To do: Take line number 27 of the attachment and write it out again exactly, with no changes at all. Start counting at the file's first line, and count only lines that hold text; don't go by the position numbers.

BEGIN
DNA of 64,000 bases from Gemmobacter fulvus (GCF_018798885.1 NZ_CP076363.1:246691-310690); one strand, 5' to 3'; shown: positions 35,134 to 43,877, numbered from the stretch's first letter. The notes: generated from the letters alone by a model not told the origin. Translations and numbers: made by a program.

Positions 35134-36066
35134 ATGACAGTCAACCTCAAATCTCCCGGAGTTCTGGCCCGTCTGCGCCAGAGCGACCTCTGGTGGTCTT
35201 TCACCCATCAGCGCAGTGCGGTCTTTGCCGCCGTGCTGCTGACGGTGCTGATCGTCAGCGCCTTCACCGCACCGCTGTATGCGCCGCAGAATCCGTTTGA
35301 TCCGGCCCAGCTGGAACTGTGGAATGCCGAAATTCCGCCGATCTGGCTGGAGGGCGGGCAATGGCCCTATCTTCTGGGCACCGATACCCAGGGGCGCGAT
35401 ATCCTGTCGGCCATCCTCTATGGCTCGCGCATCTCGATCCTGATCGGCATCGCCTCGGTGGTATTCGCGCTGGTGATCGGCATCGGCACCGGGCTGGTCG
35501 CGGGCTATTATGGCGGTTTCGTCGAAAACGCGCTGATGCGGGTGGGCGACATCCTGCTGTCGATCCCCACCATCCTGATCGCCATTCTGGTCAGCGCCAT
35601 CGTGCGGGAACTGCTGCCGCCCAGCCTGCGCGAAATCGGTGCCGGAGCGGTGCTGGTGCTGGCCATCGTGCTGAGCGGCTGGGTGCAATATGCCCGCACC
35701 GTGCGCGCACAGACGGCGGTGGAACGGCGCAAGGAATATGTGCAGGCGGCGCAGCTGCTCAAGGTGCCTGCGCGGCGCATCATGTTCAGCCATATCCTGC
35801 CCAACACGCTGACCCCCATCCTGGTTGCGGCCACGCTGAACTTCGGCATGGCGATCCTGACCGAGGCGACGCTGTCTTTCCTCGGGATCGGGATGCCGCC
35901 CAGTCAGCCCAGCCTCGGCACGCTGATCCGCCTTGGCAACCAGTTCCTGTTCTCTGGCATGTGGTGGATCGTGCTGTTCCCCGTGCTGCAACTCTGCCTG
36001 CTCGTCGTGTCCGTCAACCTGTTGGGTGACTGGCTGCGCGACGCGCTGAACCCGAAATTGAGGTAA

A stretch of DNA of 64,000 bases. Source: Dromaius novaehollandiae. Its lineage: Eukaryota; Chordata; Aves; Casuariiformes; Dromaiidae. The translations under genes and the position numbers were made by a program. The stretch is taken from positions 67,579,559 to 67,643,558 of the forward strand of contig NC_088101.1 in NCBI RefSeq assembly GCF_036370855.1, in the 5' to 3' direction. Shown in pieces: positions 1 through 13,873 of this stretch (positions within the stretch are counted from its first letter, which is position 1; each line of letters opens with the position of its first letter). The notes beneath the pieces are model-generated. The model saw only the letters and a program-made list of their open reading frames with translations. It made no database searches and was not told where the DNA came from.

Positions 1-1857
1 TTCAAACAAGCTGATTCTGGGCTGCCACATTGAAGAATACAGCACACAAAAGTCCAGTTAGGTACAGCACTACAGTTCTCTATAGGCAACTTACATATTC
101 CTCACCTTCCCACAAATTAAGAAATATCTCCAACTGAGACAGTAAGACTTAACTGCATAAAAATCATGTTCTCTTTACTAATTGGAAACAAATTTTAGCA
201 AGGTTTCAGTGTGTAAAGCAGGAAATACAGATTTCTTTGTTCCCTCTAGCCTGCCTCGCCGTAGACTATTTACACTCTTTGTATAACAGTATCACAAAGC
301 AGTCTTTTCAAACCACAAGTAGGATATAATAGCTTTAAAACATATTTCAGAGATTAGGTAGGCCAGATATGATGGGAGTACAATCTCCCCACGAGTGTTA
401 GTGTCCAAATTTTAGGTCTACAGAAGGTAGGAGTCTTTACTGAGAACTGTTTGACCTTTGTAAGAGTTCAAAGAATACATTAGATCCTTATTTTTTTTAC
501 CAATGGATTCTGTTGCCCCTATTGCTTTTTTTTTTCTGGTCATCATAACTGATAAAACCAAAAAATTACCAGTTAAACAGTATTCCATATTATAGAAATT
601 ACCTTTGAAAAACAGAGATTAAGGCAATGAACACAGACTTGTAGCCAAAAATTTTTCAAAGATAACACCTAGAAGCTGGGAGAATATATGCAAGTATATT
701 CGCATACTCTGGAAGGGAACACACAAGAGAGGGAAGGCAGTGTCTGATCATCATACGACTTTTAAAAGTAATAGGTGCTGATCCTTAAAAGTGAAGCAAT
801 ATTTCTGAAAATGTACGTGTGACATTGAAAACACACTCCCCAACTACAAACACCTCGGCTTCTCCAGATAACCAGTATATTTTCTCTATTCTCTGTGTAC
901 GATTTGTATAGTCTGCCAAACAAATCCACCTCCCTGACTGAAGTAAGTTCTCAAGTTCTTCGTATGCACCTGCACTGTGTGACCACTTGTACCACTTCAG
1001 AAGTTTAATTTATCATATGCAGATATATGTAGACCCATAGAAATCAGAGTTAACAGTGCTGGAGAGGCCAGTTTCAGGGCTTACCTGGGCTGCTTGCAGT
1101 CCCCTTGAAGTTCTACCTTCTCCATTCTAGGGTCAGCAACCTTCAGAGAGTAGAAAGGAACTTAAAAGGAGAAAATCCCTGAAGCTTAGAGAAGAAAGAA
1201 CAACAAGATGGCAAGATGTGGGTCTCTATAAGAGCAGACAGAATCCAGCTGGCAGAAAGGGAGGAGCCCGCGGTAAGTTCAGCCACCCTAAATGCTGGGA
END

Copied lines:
1201 CAACAAGATGGCAAGATGTGGGTCTCTATAAGAGCAGACAGAATCCAGCTGGCAGAAAGGGAGGAGCCCGCGGTAAGTTCAGCCACCCTAAATGCTGGGA